People who are facing criminal charges sometimes wonder if it’s better to hire a private lawyer rather than rely on legal aid. Some believe that legal aid lawyers provide less attention to clients and possibly a lower quality of representation.

In reality, legal aid lawyers are among the most specialized and experienced criminal defence counsel in the province. They are battle-hardened by countless trials and court appearances, and they enjoy all the advantages of a large organization such as ongoing training and ready access to the insights of a large network of in-house colleagues.

If there is any chance that you may qualify, you should submit an application to Nova Scotial Legal Aid. This does not compel you to accept legal aid if, despite qualifying, you can somehow arrange payment for private counsel. It just allows you to make a considered decision about how to proceed. As well, legal aid may issue a certificate to retain private counsel, so it certainly makes sense to find out if that may be an option in your case.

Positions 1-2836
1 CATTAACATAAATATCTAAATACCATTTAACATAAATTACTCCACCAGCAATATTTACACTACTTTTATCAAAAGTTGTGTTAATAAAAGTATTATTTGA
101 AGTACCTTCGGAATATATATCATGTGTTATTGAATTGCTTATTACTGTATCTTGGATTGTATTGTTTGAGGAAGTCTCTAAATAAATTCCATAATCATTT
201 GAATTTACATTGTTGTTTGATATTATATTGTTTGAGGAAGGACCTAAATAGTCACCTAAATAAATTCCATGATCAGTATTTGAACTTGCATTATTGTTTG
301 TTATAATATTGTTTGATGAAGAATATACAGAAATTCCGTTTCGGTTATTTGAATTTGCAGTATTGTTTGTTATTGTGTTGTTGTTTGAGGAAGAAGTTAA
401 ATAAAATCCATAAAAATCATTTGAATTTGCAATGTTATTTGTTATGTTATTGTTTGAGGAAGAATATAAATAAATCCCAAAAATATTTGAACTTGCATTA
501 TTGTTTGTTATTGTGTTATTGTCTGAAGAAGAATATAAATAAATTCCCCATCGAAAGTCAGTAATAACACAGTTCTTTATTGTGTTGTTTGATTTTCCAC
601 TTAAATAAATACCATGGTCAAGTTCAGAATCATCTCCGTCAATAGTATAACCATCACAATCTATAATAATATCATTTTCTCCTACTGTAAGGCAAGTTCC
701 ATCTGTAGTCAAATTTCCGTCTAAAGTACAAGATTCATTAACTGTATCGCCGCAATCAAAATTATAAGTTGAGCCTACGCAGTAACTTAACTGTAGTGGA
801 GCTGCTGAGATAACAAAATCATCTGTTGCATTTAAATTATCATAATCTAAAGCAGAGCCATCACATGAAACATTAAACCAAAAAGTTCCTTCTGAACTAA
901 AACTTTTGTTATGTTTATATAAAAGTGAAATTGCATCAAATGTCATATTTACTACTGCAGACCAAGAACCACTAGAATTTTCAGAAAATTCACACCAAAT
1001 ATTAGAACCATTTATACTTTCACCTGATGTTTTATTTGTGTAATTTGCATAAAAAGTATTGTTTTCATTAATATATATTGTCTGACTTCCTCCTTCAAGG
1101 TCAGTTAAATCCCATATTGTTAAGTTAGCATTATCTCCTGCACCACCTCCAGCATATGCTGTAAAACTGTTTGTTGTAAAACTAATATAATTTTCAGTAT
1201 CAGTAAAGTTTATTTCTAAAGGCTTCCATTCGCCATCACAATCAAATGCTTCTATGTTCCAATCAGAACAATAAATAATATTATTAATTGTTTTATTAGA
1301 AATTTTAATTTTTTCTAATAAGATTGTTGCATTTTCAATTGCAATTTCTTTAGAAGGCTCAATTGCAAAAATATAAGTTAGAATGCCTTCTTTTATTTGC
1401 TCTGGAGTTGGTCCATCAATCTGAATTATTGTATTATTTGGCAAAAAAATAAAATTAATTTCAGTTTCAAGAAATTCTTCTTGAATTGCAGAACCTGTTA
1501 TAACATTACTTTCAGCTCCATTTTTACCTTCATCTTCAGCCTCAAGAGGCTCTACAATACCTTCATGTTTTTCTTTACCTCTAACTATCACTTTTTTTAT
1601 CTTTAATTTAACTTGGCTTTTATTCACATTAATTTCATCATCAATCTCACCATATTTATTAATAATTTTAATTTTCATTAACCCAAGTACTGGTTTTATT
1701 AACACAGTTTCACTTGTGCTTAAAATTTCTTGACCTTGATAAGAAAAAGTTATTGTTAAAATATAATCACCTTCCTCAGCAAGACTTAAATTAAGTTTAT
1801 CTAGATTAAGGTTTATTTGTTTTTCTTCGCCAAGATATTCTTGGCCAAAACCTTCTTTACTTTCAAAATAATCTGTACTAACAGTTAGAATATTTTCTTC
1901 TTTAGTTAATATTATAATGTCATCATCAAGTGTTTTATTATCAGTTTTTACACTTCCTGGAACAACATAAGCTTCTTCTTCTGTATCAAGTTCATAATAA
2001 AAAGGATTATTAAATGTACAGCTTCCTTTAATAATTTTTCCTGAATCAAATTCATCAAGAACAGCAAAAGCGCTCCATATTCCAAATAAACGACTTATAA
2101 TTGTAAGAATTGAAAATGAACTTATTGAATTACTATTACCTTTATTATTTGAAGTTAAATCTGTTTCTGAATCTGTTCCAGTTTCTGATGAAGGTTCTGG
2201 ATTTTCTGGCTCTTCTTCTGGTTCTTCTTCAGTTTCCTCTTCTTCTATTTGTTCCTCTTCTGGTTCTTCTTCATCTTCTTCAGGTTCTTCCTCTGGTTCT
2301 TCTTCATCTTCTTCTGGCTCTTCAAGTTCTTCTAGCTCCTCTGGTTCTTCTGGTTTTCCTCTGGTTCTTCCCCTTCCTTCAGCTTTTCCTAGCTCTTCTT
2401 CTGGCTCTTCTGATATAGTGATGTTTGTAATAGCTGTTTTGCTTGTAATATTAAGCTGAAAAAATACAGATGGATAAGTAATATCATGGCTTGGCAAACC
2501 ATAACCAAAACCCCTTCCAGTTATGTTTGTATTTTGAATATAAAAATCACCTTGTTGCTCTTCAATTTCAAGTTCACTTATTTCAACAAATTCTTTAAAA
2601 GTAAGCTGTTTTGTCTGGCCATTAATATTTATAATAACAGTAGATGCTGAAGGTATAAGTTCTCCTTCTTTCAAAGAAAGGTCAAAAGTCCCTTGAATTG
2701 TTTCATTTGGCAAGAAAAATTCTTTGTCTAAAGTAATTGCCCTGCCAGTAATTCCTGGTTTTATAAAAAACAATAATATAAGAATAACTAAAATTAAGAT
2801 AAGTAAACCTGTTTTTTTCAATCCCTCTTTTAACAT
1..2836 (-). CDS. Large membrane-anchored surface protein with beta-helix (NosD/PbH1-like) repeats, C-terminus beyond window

So why might somebody choose to pay for private counsel if legal aid is available? One common reason is to secure the representation of a specific lawyer based on his or her experience or reputation or a positive past relationship. Another reason is to ensure that the file and the client receive more personal attention than legal aid can provide. Similarly, private counsel may be required to take steps that could not necessarily be justified within the constraints of the publicly-funded legal aid plan, such as conducting wide-ranging legal research or litigating complex and lengthy pretrial applications that may have limited prospects for success.

Don’t be averse to legal aid on principle. That can be a pointless and costly mistake. Instead, know your options and think about the specific reasons why you might want to retain private counsel. And feel free to give me a call at (902) 593-1188 for a personalized discussion about your own case.